Directive issued to promote welfare of animals in transit

In an effort to ensure the welfare of animals entering and leaving South Africa through the various ports, the Department of Agriculture, Land Reform and Rural Development (agriculture department) has implemented a directive regarding live animal import and export.

Directive issued to promote welfare of animals in transit
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The directive, which is a tactic to strengthen regulations that are already in place, is in respect to the authorisations required for the purposes of importation and/or exportation of live animals.

The stricter enforcement of regulations comes after livestock carrier Al Kuwait docked in Cape Town for fodder, transporting around 19 000 livestock from Brazil to the Middle East in extremely poor condition, with sick and dead animals on board.

The incident raised alarm bells with animal welfare organisations and the greater public.

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According to agriculture department spokesperson Reggie Ngcobo, the directive is in line with the requirements for import authorisation for live animals in terms of the Animal Improvement Act No. 62 of 1998 (AIA), and it is aimed at intensifying compliance with Section 16.

The directive states that authorisation for the importation and exportation of live animals and related genetic materials must be applied for in terms of the AIA, he said.

“This includes all existing veterinary import permits that were issued prior to 1 April 2024. In the case of new applications, the animal improvement permit/authorisation must be applied for first, and the AIA permit/authorisation must be attached to the application for the veterinary import permit submitted to the department.”

Ngcobo said in the case of veterinary import permits issued prior 1 April 2024 under the Animal Diseases Act Act No. 35 of 1984, importers and exporters had to ensure that they included copies of valid AIA permits.

“Game and/or wild animals, as well as animals such as cats, birds and fish do not require an AIA permit/authorisation for importation,” Ngcobo said.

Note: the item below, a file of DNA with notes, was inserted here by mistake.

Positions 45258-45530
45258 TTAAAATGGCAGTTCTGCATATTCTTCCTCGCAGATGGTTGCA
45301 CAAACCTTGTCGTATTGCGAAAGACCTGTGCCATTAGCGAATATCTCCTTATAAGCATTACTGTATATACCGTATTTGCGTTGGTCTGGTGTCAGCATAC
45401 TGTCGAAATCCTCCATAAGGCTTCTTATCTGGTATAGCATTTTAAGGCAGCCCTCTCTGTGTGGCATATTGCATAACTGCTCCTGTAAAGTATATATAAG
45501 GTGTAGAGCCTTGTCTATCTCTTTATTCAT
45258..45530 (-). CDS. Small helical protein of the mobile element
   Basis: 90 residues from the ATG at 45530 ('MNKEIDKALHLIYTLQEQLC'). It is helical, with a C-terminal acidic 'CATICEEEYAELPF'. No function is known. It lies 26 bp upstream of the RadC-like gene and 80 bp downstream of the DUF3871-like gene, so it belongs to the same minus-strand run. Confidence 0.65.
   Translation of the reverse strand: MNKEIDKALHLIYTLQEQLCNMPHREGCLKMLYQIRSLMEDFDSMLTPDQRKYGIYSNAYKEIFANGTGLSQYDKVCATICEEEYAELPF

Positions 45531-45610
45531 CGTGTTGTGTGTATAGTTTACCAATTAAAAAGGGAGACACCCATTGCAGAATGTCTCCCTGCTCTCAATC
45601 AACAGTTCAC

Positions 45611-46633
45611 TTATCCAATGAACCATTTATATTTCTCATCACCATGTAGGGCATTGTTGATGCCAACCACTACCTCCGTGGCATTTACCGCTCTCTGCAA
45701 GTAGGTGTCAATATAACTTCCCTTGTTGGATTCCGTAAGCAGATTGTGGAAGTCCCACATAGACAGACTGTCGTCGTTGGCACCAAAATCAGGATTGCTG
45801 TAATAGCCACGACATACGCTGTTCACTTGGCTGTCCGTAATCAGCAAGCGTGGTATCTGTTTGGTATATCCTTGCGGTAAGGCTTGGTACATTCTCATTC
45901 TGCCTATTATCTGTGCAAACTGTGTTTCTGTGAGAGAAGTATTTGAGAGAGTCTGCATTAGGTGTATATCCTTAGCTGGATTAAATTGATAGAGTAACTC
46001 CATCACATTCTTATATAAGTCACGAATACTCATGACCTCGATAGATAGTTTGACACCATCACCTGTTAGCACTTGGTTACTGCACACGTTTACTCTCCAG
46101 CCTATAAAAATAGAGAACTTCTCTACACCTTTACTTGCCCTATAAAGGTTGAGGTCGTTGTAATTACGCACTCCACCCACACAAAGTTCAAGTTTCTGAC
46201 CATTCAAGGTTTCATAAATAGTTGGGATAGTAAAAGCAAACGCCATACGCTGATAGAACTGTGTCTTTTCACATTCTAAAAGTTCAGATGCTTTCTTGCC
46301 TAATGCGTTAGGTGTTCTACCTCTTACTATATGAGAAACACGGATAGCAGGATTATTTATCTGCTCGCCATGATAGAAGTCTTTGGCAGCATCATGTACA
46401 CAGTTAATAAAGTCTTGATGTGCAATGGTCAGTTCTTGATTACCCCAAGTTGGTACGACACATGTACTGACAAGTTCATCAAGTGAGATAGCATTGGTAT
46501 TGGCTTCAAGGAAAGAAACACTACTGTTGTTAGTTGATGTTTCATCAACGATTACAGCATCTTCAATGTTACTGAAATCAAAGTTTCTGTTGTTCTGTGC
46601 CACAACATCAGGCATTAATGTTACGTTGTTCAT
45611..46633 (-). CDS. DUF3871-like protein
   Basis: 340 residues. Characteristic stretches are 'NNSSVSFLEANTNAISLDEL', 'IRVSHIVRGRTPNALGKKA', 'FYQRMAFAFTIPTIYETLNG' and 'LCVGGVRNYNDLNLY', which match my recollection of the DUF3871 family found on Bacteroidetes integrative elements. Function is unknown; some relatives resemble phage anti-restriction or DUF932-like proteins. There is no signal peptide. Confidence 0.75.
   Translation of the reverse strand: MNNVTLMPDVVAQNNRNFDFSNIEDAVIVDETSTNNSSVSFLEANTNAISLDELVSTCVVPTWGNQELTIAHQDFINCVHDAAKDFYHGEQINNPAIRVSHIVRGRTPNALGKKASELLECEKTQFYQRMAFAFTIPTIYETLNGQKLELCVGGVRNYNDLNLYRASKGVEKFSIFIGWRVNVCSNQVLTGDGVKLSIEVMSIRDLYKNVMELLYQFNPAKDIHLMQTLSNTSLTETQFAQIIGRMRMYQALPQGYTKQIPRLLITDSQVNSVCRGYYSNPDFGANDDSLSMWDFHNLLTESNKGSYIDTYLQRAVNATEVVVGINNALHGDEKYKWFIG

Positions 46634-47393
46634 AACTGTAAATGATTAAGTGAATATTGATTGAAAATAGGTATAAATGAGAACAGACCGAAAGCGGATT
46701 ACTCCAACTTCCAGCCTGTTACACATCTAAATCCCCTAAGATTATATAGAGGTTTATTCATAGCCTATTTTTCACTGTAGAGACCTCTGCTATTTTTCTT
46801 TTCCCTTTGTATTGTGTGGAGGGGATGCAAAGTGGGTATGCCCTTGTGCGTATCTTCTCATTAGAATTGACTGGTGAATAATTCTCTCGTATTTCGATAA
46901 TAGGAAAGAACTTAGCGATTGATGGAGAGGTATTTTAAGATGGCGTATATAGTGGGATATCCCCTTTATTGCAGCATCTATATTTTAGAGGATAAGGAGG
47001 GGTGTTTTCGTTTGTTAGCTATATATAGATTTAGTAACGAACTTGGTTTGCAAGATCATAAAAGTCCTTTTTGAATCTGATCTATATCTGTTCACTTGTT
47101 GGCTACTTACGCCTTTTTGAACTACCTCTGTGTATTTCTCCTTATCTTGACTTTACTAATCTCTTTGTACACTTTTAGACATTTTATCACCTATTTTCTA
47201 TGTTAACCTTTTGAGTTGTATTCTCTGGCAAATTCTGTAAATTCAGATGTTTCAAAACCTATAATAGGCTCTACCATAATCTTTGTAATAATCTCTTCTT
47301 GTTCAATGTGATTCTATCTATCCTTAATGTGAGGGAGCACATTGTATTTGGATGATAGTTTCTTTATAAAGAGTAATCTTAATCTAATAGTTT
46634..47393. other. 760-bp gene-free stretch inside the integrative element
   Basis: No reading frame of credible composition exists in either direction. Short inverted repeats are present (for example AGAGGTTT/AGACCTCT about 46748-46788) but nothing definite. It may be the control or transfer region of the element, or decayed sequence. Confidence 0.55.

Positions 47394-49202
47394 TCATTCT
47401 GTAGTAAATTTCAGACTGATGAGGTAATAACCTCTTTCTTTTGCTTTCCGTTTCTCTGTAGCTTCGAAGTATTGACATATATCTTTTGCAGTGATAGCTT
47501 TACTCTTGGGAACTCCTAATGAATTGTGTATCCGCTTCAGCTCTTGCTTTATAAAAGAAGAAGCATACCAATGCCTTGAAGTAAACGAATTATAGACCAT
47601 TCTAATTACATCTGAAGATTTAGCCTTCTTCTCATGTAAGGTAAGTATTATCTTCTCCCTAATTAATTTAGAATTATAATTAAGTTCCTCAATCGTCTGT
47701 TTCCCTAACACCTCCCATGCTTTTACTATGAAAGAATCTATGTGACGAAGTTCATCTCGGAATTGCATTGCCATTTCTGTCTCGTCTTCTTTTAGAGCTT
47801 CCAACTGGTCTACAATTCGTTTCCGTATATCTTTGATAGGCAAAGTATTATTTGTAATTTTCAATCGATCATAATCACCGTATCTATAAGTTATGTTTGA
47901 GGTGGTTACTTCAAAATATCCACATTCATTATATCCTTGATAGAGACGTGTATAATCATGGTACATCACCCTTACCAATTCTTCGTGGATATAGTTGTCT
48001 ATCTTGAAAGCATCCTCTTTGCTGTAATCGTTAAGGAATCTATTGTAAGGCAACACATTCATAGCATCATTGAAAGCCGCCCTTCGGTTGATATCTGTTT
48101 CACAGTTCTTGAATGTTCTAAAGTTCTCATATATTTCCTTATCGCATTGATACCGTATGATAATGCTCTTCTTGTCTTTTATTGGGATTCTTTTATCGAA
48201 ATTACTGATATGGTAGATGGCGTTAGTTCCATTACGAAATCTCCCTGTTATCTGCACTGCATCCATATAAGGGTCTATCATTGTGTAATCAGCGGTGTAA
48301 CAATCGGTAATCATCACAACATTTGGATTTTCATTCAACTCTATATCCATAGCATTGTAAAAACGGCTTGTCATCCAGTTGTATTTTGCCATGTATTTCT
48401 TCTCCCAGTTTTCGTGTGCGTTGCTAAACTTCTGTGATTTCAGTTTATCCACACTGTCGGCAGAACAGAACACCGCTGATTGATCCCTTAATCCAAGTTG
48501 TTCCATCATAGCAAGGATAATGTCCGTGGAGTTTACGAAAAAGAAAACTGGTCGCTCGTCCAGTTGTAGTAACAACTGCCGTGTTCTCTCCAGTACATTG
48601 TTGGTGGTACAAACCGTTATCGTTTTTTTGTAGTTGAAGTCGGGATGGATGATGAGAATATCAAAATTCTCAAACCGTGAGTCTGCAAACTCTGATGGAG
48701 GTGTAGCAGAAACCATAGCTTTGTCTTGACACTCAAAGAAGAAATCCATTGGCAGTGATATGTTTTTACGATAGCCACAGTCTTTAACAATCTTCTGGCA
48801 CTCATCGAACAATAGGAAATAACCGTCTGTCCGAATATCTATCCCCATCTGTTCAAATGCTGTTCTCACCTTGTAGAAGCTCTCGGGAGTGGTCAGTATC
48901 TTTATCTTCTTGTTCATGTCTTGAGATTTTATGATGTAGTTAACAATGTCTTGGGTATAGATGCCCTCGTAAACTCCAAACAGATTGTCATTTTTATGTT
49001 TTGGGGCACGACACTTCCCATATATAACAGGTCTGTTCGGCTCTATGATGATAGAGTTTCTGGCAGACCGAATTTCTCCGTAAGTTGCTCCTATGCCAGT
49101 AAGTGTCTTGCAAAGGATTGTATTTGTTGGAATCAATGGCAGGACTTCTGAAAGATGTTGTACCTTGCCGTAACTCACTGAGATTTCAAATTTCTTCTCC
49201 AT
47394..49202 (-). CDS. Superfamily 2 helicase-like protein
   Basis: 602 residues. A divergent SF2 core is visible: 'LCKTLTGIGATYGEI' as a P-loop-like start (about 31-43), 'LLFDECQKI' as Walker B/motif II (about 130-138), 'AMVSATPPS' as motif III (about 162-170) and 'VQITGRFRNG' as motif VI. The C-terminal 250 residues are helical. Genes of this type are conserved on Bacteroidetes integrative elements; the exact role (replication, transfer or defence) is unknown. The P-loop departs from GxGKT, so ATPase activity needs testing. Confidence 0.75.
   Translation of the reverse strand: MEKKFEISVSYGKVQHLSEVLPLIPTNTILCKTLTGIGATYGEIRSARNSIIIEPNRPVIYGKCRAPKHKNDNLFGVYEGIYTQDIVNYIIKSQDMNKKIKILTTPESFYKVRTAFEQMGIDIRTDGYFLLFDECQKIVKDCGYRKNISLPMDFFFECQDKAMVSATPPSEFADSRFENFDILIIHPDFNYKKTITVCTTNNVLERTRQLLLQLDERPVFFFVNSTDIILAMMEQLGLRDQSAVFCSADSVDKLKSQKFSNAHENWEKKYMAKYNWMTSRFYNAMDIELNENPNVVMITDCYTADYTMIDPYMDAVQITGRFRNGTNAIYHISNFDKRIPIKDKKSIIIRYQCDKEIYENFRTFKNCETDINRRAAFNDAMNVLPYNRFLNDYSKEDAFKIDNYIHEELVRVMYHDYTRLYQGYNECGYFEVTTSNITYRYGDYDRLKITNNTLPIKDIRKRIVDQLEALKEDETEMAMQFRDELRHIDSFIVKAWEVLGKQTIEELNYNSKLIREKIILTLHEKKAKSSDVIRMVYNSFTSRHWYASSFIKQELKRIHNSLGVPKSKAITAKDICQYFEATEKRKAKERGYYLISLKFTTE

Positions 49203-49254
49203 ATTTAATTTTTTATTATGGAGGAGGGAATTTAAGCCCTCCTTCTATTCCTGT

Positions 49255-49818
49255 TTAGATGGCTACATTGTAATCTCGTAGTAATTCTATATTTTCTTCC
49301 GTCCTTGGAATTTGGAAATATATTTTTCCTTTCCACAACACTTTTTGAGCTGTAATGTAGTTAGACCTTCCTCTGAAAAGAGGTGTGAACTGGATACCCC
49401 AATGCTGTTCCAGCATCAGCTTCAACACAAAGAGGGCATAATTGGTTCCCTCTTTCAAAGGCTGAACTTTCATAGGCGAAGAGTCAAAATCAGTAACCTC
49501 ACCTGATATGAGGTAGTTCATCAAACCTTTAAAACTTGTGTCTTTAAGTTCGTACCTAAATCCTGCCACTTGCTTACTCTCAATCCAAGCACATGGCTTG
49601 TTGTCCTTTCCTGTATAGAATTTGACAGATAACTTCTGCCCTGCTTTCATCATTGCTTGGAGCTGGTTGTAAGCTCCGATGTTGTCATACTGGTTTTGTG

Meanwhile, the SPCA maintains its stance, opposing all forms of transportation that compromise the well-being of all animals or which causes or may cause pain, suffering, distress or lasting harm.

“Animals are transported by various means. However, transportation of live animals by sea, in particular livestock intended for slaughter, holds serious animal well-being concerns.

It is unnecessary to transport animals intended for slaughter by sea, especially if viable and humane alternatives exist close to the point of production.

This method of trade causes pain, suffering and distress to many animals, including high mortality rates occurring during the voyage,” the SPCA said in a statement.

“The SPCA advocates that the animals should be transported in carcass form.

The National Council of SPCAs remains steadfast in our statement of policy relating to live export of animals by sea and maintain that no country has the capacity or capability to ensure or guarantee animal welfare on livestock vessels.

Our short-term objective is to ban the live export of animals by sea from South Africa across the equator

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Jyothi Laldas is an accomplished journalist with 15 years of experience in the news media industry. She has established herself as a respected voice in the field, known for her keen insights and passion for storytelling. Jyothi grew up on a farm in rural KwaZulu-Natal, a background that instilled in her a deep appreciation for hard work and the importance of community. Her passion for writing and learning about people has been a driving force throughout her career, enabling her to connect with her audience and bring important stories to light. Jyothi‘s journalistic journey has been marked by her dedication to providing accurate and impactful reporting on a range of topics.